Associated Press

MURFREESBORO, Tenn. (AP) — Officials wanting to work Tennessee high school games through the TSSAA will need a background check starting immediately.

The TSSAA Board of Control voted unanimously Thursday to require the background checks for all officials before registering with the association.

Officials registering with the Tennessee Secondary Schools Athletic Association must pass a national background check through the organization's online registration system, and the background check will be performed annually.

MEMPHIS, Tenn. (AP) — There has been a delay in body cameras that Memphis police say were expected to be in use by October.

The Commercial Appeal reports ( officials said Wednesday that neither the body cameras nor the camera systems for squad cars are in use. Memphis police showed off the department's new body cameras in September.

Memphis Police Department spokesman Louis Brownlee says that Shelby County District Attorney Amy Weirich's office requested the delay.

PIKEVILLE, Tenn. (AP) — The Bledsoe county school system has banned the distribution of religious material from its schools, meaning Christian organization Gideons International can no longer give out Bibles on Bledsoe campuses.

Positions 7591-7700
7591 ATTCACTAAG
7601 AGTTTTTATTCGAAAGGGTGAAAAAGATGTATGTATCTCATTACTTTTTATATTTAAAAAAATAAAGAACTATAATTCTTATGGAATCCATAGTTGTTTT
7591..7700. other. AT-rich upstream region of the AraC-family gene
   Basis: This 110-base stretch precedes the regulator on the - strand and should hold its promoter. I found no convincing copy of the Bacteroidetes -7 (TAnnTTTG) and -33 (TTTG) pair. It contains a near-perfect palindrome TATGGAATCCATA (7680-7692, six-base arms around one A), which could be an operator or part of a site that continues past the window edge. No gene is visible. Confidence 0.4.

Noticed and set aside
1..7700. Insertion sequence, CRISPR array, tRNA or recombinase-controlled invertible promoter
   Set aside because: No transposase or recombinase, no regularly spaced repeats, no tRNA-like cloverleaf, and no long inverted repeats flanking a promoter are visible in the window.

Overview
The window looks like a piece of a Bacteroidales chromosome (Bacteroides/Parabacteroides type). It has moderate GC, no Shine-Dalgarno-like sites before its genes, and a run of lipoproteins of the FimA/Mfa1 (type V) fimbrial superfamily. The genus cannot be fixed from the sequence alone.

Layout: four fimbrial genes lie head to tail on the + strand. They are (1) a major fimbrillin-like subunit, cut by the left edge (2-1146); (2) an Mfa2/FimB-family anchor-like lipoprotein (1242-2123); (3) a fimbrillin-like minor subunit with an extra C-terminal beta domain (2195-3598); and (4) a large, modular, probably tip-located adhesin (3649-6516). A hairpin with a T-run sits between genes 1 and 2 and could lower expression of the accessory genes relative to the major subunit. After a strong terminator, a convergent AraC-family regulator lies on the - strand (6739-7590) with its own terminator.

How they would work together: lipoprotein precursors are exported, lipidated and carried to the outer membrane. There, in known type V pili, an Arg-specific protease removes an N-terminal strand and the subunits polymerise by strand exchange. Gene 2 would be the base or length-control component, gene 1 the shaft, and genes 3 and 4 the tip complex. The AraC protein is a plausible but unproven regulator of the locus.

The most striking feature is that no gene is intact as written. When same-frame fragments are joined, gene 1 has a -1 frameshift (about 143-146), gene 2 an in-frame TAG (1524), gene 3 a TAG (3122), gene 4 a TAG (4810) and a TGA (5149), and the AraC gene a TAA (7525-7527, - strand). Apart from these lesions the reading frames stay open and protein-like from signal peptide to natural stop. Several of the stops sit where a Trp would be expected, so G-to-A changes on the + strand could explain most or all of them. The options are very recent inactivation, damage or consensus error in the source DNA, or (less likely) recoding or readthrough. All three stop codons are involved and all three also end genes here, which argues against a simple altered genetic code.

Bledsoe County Schools Superintendent Jennifer Terry tells WRCB the decision came after someone made a formal complaint. Terry wouldn't elaborate on the complaint's details. She says the distribution of religious materials in schools violates constitutional provisions.

NASHVILLE, Tenn. (AP) — Gov. Bill Haslam says he's uncertain whether he would seek approval from fellow Republicans in the Tennessee General Assembly about potential plans to privatize state operations.

The governor told reporters after a Veterans Day event in Nashville on Tuesday that he wants to see what the final form of the outsourcing proposal looks like before deciding whether to bring it before lawmakers. Haslam stresses that no decision has been made on whether to pursue privatization.

TULLAHOMA, Tenn. (AP) — A Tennessee appellate court ruling could revive the Coffee County Board of Education's lawsuit against the city of Tullahoma over liquor-by-the-drink taxes owed to county schools going back to the 1980s.

The Chattanooga Times Free-Press reports the ruling was released this week.

Coffee County was among several Tennessee county school systems seeking the liquor-by-the-drink tax money owed by municipalities where liquor is sold. Court records show the county's suit filed on May 30, 2014, sought $387,000 from Tullahoma and $134,000 from Manchester.